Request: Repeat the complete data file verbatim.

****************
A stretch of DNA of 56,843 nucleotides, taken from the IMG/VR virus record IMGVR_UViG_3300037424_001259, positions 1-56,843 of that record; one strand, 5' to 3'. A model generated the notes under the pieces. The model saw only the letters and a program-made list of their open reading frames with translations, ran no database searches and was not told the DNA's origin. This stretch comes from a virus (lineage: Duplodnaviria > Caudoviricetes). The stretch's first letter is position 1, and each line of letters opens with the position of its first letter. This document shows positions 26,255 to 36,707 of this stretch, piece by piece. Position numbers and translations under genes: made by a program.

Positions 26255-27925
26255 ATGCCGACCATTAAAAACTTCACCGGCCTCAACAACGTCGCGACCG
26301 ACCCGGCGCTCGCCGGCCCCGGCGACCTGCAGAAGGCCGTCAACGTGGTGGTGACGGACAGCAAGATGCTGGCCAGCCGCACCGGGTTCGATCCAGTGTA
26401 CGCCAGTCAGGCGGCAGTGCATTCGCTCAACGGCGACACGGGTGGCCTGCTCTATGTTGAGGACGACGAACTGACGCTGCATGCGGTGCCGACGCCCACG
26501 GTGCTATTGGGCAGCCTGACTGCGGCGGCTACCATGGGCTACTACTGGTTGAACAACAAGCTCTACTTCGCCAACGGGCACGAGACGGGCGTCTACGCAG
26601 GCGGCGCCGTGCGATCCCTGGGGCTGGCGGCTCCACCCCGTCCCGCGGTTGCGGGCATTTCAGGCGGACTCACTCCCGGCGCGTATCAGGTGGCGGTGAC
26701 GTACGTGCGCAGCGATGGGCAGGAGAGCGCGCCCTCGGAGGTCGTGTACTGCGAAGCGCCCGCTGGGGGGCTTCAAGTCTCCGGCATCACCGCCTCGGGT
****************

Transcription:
A stretch of DNA of 56,843 nucleotides, taken from the IMG/VR virus record IMGVR_UViG_3300037424_001259, positions 1-56,843 of that record; one strand, 5' to 3'. A model generated the notes under the pieces. The model saw only the letters and a program-made list of their open reading frames with translations, ran no database searches and was not told the DNA's origin. This stretch comes from a virus (lineage: Duplodnaviria > Caudoviricetes). The stretch's first letter is position 1, and each line of letters opens with the position of its first letter. This document shows positions 26,255 to 36,707 of this stretch, piece by piece. Position numbers and translations under genes: made by a program.

Positions 26255-27925
26255 ATGCCGACCATTAAAAACTTCACCGGCCTCAACAACGTCGCGACCG
26301 ACCCGGCGCTCGCCGGCCCCGGCGACCTGCAGAAGGCCGTCAACGTGGTGGTGACGGACAGCAAGATGCTGGCCAGCCGCACCGGGTTCGATCCAGTGTA
26401 CGCCAGTCAGGCGGCAGTGCATTCGCTCAACGGCGACACGGGTGGCCTGCTCTATGTTGAGGACGACGAACTGACGCTGCATGCGGTGCCGACGCCCACG
26501 GTGCTATTGGGCAGCCTGACTGCGGCGGCTACCATGGGCTACTACTGGTTGAACAACAAGCTCTACTTCGCCAACGGGCACGAGACGGGCGTCTACGCAG
26601 GCGGCGCCGTGCGATCCCTGGGGCTGGCGGCTCCACCCCGTCCCGCGGTTGCGGGCATTTCAGGCGGACTCACTCCCGGCGCGTATCAGGTGGCGGTGAC
26701 GTACGTGCGCAGCGATGGGCAGGAGAGCGCGCCCTCGGAGGTCGTGTACTGCGAAGCGCCCGCTGGGGGGCTTCAAGTCTCCGGCATCACCGCCTCGGGT